In this episode I find an amazing foreground immediately and with the light fading quickly I work fast and manage to capture an amazing image.
I am not exactly sure why. But often I tell my self to get out in good time. But even though I was at the location one hour before sunset I was still rushed in order to capture the right light in time. The biggest point to take away is that light is unpredictable. You cannot trust it to behave the way you want it to behave.
Anyway! I got to the location in time and I managed to capture the light while it peaked.
When I arrived at the location I could immediately see the perfect foreground. After trying a few different compositions I decided that it was best to capture it from a higher angle. The higher angle ensured that I could get the most out of the foregrounds lines that where leading into the sunset.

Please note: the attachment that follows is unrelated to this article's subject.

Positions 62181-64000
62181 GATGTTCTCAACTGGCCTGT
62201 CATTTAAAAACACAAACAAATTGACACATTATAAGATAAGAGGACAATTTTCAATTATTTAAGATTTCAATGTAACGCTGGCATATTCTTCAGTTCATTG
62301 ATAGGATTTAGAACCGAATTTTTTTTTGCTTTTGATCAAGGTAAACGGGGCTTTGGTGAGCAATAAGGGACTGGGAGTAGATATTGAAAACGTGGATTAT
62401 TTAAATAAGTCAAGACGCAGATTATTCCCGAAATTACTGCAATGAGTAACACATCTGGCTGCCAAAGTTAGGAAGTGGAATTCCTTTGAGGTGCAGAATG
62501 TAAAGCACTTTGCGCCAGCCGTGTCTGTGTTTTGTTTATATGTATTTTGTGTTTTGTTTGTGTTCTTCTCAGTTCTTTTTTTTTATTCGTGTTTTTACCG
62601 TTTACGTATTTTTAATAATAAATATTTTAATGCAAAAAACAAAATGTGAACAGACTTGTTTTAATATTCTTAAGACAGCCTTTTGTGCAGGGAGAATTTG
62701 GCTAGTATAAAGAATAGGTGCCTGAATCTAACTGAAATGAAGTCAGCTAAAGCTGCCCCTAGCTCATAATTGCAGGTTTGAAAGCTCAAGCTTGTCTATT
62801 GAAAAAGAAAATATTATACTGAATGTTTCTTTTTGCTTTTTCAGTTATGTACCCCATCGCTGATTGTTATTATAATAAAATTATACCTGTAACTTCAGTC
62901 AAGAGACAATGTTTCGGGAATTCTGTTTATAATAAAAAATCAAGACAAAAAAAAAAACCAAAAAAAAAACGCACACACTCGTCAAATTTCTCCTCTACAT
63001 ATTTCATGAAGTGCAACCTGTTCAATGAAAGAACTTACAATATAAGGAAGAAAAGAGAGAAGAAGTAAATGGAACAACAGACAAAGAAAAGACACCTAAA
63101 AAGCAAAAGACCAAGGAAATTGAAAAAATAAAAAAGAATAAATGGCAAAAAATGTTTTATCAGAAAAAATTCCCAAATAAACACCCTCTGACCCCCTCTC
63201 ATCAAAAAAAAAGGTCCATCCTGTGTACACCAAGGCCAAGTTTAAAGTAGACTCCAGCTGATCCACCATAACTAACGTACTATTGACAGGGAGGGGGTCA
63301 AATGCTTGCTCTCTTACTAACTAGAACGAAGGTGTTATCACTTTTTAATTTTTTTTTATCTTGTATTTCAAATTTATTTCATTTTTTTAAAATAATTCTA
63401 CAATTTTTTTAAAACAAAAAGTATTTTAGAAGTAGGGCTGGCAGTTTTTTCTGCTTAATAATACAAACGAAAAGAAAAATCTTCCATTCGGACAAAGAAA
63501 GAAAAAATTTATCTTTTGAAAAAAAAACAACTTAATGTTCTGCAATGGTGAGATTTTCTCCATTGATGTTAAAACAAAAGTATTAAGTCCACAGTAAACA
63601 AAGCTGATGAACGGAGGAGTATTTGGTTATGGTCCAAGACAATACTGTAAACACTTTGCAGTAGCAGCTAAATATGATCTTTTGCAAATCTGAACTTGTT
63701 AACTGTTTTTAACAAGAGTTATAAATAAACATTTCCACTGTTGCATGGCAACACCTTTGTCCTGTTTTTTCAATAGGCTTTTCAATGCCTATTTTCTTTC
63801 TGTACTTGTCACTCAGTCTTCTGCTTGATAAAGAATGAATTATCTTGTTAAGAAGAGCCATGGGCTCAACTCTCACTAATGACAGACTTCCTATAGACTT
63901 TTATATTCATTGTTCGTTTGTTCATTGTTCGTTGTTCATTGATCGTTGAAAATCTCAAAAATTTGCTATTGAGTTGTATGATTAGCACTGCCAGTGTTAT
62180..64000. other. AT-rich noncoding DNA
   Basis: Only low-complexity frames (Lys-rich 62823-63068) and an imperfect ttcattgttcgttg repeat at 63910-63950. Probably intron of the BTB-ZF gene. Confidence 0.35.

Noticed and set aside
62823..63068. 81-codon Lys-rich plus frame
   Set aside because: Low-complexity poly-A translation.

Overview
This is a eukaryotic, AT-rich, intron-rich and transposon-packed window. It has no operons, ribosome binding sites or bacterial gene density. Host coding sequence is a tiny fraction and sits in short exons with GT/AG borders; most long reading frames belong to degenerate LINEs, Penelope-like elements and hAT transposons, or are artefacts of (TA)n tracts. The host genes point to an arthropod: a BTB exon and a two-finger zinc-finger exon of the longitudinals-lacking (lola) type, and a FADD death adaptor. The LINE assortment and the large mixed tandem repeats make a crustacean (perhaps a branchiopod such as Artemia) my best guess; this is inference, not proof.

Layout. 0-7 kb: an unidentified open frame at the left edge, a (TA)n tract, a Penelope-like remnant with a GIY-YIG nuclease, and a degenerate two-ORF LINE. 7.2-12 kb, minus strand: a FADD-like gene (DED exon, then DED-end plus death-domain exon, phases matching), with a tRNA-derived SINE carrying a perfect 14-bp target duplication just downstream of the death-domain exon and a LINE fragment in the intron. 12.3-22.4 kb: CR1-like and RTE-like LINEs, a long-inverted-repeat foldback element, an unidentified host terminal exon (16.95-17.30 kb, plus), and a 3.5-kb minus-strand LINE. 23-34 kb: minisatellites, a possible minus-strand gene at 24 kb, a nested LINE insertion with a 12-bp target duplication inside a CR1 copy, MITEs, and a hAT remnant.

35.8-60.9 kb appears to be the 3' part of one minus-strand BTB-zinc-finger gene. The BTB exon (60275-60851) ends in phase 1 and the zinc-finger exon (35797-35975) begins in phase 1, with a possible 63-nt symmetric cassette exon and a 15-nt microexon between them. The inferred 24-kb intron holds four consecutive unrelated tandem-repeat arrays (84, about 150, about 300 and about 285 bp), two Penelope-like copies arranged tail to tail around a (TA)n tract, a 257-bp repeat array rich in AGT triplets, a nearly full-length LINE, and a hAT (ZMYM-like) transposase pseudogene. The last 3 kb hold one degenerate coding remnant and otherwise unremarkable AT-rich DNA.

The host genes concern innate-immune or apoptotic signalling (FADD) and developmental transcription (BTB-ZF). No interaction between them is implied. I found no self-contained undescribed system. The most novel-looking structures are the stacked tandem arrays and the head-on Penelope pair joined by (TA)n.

The water was not moving to much but I decided to put on a 4-stop ND-filter so that I could remove more movement from the water. It worked splendidly in the foreground creating a really good reflection from the sky, which looked amazing at this point.
So I just had to wait for a few more minutes before the light came to its peak.
This session actually lasted a lot shorter than what I am used to. As a reference I usually take about 100 pictures in one sunset (depending on the style) but this time I only took 60 pictures.
In post I did not have to do much to the sky, it was already looking amazing. But I had to do quite some work with the foreground in order to bring back some contrast into it. The foreground can often turn flat while doing exposure blending. By dodging and burning the foreground I could chisel out some more contrast and depth in the foreground. Something that I think adds quite a lot to the image.